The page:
Born on Oct.13, 1919 in Hampstead, Anna Fay Jenkins commemorated a century of life Tuesday surrounded by friends, family and her favorite game — bingo.
Jenkins was born and raised on a farm at the end of St. Paul Road where she milked cows, carried wood, beat the rug and rode a horse and buggy to town. At age 21, she married her husband with whom she had three children — Loretta, Dennis and Gary. Loretta passed away last year but Jenkins said she depends on her boys.
“I still have my two sons, I don’t know what I’d do without them,” she said.
Jenkins wasn’t always in Carroll County. She moved around a bit after she was married, bouncing around Anne Arundel, Baltimore and Carroll counties. She worked various jobs, including her work as a riveter during World War II. Her last job was working at a hair salon.
Jenkins picked up playing bingo in her early 20s and has loved it ever since.
“It’s a lot of fun. It’s a fun game and I enjoy it,” she said. "Sometimes you don’t win but that goes along with it. You meet a lot [of people] and have a lot of friends there and we talk and have a lot of fun.
Jenkins spends her Tuesdays playing bingo at the Hampstead McDonald’s, where she was thrown a birthday party Tuesday.
“She’s been coming to bingo here for about 25 years. I took it over about four years ago and they play 9:30 a.m. to 10:30 a.m.," said Violet Knight, a Hampstead McDonald’s employee. "I’s for the seniors, doesn’t cost them anything. They can win a free sandwich, a soda, coffee, tea, something like that. We play 20 to 25 games.
"She’s a sweetheart, she really is. To be 100 and as alert as she is, it’s amazing, it really is.”
Sometimes she is driven to the bingo game by Lydia Korman, her friend of 55 years.
Korman met Jenkins when she would take her mother-in-law to the salon where Jenkins worked, across from St. Paul’s church in Arcadia. Even though Korman now lives in Baltimore County, she still finds the time to take her friend to bingo when others can’t.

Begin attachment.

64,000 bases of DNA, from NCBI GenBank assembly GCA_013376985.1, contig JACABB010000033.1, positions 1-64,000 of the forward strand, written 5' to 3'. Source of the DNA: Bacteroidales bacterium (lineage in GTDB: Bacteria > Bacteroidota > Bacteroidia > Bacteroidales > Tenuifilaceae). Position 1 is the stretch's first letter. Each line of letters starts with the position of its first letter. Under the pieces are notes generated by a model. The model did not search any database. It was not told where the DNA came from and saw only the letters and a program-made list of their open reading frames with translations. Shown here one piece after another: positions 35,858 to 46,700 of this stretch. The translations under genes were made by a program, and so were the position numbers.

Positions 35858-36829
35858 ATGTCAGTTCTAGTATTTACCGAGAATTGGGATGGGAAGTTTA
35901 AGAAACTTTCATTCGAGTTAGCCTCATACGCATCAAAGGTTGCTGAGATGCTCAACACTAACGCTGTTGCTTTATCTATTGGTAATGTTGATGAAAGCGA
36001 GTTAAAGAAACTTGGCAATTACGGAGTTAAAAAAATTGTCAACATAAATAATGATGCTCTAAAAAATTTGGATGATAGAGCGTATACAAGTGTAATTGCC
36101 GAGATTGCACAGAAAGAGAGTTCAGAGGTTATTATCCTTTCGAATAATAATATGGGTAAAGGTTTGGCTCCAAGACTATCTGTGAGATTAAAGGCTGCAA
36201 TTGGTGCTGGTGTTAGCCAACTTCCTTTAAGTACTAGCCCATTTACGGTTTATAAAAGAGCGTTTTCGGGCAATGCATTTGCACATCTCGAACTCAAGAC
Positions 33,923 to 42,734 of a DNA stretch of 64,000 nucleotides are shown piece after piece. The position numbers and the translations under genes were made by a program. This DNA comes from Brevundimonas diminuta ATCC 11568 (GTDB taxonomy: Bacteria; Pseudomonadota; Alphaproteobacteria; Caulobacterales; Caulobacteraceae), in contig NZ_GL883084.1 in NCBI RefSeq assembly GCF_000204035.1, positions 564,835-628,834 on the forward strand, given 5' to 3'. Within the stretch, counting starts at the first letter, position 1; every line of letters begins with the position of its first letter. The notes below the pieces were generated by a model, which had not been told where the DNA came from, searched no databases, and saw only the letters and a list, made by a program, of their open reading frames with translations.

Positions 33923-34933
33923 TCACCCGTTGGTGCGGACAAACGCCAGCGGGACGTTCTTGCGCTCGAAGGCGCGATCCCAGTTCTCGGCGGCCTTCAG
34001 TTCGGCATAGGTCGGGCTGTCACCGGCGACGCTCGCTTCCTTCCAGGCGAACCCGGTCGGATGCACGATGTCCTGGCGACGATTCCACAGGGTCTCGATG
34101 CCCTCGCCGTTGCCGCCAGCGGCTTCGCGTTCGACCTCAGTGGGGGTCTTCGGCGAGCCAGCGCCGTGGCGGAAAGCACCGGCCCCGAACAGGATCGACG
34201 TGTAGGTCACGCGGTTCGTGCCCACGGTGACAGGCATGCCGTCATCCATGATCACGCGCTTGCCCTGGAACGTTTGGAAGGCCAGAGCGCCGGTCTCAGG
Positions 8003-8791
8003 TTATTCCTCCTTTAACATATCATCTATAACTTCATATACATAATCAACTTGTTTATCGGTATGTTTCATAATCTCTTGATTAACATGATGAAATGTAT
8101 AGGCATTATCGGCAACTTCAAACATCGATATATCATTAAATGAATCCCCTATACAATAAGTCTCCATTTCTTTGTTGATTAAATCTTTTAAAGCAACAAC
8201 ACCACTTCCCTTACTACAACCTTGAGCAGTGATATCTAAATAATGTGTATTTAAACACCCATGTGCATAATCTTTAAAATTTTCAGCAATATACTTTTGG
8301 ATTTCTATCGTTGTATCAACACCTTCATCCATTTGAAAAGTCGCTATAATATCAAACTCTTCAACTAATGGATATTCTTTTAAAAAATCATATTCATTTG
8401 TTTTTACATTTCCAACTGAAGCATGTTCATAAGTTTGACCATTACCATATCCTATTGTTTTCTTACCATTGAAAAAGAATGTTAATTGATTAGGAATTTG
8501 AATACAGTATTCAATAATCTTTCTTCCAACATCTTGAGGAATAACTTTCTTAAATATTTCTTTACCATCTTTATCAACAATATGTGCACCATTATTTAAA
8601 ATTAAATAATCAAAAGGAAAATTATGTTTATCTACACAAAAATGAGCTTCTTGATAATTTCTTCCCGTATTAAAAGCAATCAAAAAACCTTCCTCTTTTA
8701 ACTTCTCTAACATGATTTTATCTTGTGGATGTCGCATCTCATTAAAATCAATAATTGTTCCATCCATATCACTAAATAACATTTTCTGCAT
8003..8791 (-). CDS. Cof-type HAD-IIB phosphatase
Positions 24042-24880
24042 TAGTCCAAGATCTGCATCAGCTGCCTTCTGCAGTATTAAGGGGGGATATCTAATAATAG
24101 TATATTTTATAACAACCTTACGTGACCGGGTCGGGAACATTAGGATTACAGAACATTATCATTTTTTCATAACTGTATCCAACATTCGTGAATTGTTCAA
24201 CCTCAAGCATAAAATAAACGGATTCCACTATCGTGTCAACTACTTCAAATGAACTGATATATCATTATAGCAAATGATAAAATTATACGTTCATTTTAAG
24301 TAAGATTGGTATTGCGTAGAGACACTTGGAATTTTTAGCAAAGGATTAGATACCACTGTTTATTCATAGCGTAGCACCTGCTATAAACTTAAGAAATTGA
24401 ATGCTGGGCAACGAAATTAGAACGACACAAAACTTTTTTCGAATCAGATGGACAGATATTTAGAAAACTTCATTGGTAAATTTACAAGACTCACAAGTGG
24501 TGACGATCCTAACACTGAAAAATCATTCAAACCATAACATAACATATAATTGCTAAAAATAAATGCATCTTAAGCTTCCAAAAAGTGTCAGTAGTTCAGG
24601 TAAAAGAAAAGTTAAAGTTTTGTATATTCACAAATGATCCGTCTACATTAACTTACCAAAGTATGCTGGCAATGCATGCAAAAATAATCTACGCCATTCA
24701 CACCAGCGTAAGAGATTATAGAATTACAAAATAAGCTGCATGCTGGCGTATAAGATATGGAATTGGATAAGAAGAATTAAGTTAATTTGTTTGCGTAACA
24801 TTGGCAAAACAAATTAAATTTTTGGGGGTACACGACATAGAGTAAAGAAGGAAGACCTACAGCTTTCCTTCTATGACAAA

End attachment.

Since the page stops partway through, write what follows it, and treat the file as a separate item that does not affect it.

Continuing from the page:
“She comes here every every Tuesday to play bingo, so that’s where I see her now,” said Korman. “She’s just wonderful, she’s a wonderful person, so hardworking. She’s been a hard worker all her life and that’s an inspiration, should be, to all younger people.”
Del. Haven Shoemaker, R-District 5, presented a citation from the Maryland General Assembly in honor of Jenkins’ 100th birthday signed by Shoemaker, fellow District 5 delegates Susan Krebs and April Rose and state Sen. Justin Ready.
“I said to her, I thought she looks younger than I do. She appears to be in great shape. Apparently, she’s very popular among the bingo crowd because they had a big turnout there," Shoemaker said. "It’s interesting because that’s like the third centenarian that I’ve written a citation for in the past three weeks.”
At her party, Jenkins had a huge sheet cake to celebrate with friends and family — including her son Gary, who traveled from Florida to celebrate with his mother.
“I’m just surprised by how many friends she has and how many people responded to her 100 birthday and it’s just really neat,” he said. “I couldn’t miss this one.”
Jenkins also had a celebration at her senior living facility, Golden Crest, in Hampstead, where about 100 people, including her grandchildren and great-grandchildren, attended to honor her with crab cakes and cake.
Jenkins attributes her long life to being raised on that Hampstead farm.
“Being a farm girl,” she said, when asked the secret to her longevity. “The country air, being out in the sunshine ... it was hot but we were young and we didn’t mind it."
The worst part about getting old, according to Jenkins, is not being able to do everything she could when she was younger.
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“You can’t do what you used to do, you find out quickly,” she said. “But you can still have a lot of fun.”